The Shakespeare Conference: SHK 10.2044  Monday, 22 November 1999.

[1]     From:   Mike Jensen <This email address is being protected from spambots. You need JavaScript enabled to view it.>
        Date:   Friday, 19 Nov 1999 08:36:35 -0800
        Subj:   Re: SHK 10.2024 "Gnostic" Gospels

[2]     From:   Graham Bradshaw <This email address is being protected from spambots. You need JavaScript enabled to view it.>
        Date:   Saturday, 20 Nov 1999 13:39:02 +0900
        Subj:   Re: SHK 10.2024 "Gnostic" Gospels

From:           Mike Jensen <This email address is being protected from spambots. You need JavaScript enabled to view it.>
Date:           Friday, 19 Nov 1999 08:36:35 -0800
Subject: 10.2024 "Gnostic" Gospels
Comment:        Re: SHK 10.2024 "Gnostic" Gospels

My apologies to John Velz.  Indeed, it was I who first mistakenly used
the expression "gnostic gospels" when I thought I wrote "apocryphal

John did use the gnostic expression, which puzzled me, but reading over
the posts I notice that I inadvertently used the expression first, and
John put it in quotes since he was responding to that expression.

No blame on John; all blame on me.  I apologize.

Credit to John for the gentle way he responded to my correction.  I hate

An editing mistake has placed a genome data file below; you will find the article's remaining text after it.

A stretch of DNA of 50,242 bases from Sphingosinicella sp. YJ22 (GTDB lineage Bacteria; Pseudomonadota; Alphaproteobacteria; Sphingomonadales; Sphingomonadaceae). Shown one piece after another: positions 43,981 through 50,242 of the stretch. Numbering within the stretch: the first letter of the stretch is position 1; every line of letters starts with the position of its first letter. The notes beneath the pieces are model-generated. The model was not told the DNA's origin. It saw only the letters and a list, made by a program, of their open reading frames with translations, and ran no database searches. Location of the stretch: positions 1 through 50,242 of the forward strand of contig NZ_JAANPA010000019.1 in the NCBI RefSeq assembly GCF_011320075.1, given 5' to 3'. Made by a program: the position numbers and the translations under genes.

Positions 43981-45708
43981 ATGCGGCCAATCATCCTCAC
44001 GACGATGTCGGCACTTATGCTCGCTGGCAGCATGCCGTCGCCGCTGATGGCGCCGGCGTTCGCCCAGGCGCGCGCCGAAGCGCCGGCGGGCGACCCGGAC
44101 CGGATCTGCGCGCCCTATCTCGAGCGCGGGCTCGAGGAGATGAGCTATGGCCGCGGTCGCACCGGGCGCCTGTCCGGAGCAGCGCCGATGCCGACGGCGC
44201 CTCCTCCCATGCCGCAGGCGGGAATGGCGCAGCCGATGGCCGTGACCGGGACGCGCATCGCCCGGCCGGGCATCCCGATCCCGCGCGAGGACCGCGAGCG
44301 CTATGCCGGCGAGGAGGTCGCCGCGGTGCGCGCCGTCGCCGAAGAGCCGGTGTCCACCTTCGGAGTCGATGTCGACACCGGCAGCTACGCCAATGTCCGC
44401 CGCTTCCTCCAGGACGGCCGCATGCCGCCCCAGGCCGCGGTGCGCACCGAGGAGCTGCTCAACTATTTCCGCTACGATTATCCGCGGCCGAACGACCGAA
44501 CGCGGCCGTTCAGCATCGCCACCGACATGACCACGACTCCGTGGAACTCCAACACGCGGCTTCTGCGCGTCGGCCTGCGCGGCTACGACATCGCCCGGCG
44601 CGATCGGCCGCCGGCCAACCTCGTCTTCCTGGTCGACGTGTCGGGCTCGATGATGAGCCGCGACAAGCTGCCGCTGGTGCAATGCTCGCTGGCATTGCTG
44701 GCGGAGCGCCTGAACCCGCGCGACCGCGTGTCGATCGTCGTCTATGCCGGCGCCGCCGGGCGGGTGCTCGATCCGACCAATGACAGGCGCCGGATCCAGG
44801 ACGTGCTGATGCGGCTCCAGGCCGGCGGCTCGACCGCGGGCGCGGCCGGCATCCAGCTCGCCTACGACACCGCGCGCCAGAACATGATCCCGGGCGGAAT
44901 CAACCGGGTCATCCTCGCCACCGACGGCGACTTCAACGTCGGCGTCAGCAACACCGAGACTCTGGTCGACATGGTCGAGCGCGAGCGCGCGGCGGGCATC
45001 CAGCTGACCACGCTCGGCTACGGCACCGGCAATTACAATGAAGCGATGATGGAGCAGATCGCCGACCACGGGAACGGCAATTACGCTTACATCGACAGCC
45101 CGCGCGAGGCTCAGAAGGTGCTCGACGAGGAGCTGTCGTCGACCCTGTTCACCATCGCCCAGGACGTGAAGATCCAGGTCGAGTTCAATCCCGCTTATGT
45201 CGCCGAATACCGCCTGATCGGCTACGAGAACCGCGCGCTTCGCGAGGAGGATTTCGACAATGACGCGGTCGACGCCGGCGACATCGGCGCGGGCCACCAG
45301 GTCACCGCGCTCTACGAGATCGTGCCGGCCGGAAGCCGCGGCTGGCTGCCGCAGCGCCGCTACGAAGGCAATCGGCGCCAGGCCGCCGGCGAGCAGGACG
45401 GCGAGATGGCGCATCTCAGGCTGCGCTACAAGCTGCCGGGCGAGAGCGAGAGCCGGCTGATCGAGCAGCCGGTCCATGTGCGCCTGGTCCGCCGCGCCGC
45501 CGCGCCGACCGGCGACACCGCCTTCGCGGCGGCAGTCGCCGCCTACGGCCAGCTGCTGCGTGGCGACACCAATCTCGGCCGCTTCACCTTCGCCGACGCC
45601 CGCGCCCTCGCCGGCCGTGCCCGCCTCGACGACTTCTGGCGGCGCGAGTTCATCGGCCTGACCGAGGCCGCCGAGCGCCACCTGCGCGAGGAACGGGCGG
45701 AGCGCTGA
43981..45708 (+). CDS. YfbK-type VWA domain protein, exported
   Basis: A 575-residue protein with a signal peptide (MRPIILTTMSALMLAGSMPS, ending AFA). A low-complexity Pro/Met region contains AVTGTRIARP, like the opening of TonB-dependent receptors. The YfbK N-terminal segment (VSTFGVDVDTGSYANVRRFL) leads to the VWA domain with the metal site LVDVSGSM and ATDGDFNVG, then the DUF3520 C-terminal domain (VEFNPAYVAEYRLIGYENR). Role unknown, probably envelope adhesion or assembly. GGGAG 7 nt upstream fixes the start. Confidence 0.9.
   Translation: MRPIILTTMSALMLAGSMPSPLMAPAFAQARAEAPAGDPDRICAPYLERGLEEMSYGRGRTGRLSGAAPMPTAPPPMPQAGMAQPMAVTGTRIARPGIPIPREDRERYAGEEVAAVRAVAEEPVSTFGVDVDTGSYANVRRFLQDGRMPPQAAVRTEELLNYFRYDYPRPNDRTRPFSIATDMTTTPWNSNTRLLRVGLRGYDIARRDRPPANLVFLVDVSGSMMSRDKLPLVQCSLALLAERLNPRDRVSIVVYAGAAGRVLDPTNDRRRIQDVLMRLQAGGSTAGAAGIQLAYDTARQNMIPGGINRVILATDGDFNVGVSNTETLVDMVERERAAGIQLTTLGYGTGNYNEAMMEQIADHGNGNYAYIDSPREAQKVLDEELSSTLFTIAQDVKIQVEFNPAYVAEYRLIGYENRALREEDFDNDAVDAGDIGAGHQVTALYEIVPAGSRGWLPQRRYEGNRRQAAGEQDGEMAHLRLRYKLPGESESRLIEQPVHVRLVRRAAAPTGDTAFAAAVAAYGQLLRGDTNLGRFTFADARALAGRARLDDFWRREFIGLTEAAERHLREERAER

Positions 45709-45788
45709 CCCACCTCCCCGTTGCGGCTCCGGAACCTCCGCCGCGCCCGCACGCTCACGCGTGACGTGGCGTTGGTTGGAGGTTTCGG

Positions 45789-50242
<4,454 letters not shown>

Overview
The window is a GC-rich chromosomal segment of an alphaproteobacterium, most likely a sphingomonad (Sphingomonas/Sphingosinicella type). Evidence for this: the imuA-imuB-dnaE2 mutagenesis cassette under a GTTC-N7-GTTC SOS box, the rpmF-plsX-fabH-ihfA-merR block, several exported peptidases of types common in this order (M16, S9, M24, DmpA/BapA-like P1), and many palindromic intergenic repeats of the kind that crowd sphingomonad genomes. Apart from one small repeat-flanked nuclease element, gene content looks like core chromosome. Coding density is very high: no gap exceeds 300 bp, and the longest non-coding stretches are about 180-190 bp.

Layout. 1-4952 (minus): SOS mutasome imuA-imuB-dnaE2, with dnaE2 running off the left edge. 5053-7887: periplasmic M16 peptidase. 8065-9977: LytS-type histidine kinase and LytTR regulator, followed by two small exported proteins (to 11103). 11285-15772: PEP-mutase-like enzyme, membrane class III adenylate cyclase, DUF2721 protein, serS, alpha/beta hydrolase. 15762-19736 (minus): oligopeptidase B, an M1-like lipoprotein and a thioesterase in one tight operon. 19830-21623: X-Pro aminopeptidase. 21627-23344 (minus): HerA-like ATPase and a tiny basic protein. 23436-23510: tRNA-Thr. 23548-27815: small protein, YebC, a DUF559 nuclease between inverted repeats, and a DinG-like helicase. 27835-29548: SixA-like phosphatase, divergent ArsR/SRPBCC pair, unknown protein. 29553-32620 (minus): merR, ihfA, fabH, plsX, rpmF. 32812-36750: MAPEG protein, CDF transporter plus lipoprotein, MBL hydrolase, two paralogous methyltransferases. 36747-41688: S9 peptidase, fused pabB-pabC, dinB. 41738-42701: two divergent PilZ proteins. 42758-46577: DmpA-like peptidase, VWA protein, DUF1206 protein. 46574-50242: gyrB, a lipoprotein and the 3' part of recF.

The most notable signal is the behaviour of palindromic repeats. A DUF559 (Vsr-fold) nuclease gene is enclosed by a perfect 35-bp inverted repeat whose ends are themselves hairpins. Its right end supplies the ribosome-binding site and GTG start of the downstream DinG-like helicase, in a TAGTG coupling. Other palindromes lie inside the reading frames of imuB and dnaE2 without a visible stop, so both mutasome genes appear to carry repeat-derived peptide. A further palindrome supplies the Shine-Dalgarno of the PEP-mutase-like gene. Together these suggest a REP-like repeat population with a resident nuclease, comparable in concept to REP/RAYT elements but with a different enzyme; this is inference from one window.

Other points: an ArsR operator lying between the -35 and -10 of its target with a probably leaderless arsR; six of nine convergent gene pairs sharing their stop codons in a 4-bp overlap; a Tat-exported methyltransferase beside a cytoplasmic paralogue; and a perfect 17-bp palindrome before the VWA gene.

it when I do that.

Mike Jensen

From:           Graham Bradshaw <This email address is being protected from spambots. You need JavaScript enabled to view it.>
Date:           Saturday, 20 Nov 1999 13:39:02 +0900
Subject: 10.2024 "Gnostic" Gospels
Comment:        Re: SHK 10.2024 "Gnostic" Gospels

Dear all,

Since the references to the gnostic heresy seem to be causing a bit of
confusion, may I recommend the lucid (and exciting) account in A. D.
MARLOWE, MILTON, AND BLAKE (Oxford University Press, 1998).

Meanwhile-or in addition-a comment of my own. Offered in (amateurish)
humility, as well as in opposition to the "infallible" Polish actor/pope
(whose equally "infallible" wartime predecessor is now a candidate for
beatification on the one hand, and vilification on the other-for his
connivance with the Nazis in matters relating to the Jews).

"Heresies" are often, or usually (perhaps just because of relative
unfamiliarity) more difficult to grasp than the (usually more familiar)
orthodox position they oppose. The Gnostic heresy is much easier to
grasp, it seems to me, than the peculiar orthodox opinion it opposes,
because its most heretical element addresses what many fine but
unorthodox minds have found peculiarly difficult in Christianity.

Witness David Hume, the greatest British philosopher, who observed that
one peculiarly difficult feature of Christianity resulted from its claim
that God is both omnipotent and benevolent. To believe in a creator who
was/is omnipotent but not benevolent isn't so difficult, given the evil
and pain in the world; likewise, it's not so difficult to believe in a
creator who was/is benevolent but not omnipotent-something of an
"under-achiever", as Woody Allen once put it. But to look at the world
we know, and believe that it was created by some being who was both
benevolent and omnipotent is, well, difficult.

This problem looked very different in the Renaissance, because
Renaissance science offered no alternative account of creation. So, it
was more easy, or even compelling, to present "atheism" as lunacy, as
well as sin. This is one reason why the literature attacking atheism
predates texts confessing atheism by some two centuries (cf David